He used to speak about how beautiful the front gate was to that stadium, and how, back then, they had real fans in every seat! They even had a live band for music instead of some big clunky loud speaker. Man, my dad could make it seem like it was so much better they way it used to be. People had to interact, there was no other options. My Pop lived and breathed the Brooklyn Dodgers. At the age of 73 before he passed, he could still remember the times his father brought him to the infamous stadium after school and watch the dodgers in Ebbets Field for 45 cents a seat. This Park that symbolized so much to my father. My pop grew up on the Brooklyn Dodgers. There was a community, and a Identity around that team. They created and cultivated a true community around the team from Brooklyn and It was the atmosphere, the excitement that kept him coming back, he said. That atmosphere has been long dead in Major League Baseball.
I mean if you really think about how different things were back then it’s amazing. Ebbets Field was thought of as one of the best ball parks in the world, in it’s early days. The Polo grounds were a very dark and dreary place that was rented to the highest bidder. It wasn’t like Ebbets field. It wasn’t a fan’s ballpark. At least that what my dad would have said. It’s somewhat true, it didnt the have the identity that Ebbets had with it’s fans. Ebbets was the Dodgers home, and that includes their community of fans.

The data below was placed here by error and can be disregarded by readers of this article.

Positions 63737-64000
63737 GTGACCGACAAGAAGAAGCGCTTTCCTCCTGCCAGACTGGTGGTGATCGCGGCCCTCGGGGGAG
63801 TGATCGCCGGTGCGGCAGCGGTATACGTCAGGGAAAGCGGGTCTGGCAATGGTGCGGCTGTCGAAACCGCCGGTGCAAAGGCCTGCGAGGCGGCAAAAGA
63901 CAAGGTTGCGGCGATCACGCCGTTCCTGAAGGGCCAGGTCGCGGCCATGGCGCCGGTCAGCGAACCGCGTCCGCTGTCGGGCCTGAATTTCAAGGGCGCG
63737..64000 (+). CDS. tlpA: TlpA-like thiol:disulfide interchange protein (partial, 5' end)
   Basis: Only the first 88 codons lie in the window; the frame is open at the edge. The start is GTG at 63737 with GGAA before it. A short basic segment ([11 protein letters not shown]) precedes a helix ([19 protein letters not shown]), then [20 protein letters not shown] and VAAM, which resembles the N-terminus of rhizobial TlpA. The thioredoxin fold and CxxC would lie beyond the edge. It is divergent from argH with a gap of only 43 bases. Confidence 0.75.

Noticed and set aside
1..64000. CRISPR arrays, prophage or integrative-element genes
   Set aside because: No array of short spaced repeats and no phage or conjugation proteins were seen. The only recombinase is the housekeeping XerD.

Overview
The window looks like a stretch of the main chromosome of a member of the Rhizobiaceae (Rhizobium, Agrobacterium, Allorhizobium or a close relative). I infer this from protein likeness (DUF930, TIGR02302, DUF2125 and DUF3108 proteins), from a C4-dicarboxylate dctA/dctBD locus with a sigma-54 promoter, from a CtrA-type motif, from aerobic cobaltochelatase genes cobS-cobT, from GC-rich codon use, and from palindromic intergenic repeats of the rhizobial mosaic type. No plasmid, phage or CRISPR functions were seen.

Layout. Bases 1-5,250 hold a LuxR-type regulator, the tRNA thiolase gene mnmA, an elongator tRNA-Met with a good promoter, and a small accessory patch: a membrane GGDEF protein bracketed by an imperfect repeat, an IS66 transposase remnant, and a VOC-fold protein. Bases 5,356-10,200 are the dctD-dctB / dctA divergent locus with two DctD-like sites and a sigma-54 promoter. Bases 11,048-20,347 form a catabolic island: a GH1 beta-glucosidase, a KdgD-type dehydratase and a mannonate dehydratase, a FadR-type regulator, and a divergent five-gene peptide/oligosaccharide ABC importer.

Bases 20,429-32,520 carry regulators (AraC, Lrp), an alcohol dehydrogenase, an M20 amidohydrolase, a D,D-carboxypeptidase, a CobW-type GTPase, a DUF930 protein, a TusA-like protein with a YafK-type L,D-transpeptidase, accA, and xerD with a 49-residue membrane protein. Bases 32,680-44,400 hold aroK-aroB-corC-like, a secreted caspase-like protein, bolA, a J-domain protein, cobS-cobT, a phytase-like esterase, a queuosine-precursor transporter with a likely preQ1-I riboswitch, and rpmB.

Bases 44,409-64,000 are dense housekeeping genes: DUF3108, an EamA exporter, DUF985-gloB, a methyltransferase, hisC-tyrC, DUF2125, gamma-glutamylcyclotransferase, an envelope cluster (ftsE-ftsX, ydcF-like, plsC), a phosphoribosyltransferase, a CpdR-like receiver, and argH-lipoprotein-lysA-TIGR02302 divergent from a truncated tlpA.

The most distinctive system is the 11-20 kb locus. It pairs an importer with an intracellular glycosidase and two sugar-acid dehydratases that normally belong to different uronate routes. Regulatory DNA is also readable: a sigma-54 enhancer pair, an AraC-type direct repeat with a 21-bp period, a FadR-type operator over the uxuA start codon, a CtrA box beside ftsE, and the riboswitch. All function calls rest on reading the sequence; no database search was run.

Let’s just take a couple of seconds to think about this. Ebbet was constructed and opened in 1913. Its original capacity was 23,000 seats. It was made with Brick, glass and Iron by hard working Brooklyn construction workers, who without a doubt felt connected to the game of Baseball. It costed around $750,000 at the time. I hope that everyone realizes what costed $750,000 in 1913 would cost $15,549,366.33 in 2007, if you adjust for inflation. Now this is where most citizens think, “ok yeah thats why tickets cost so much now.”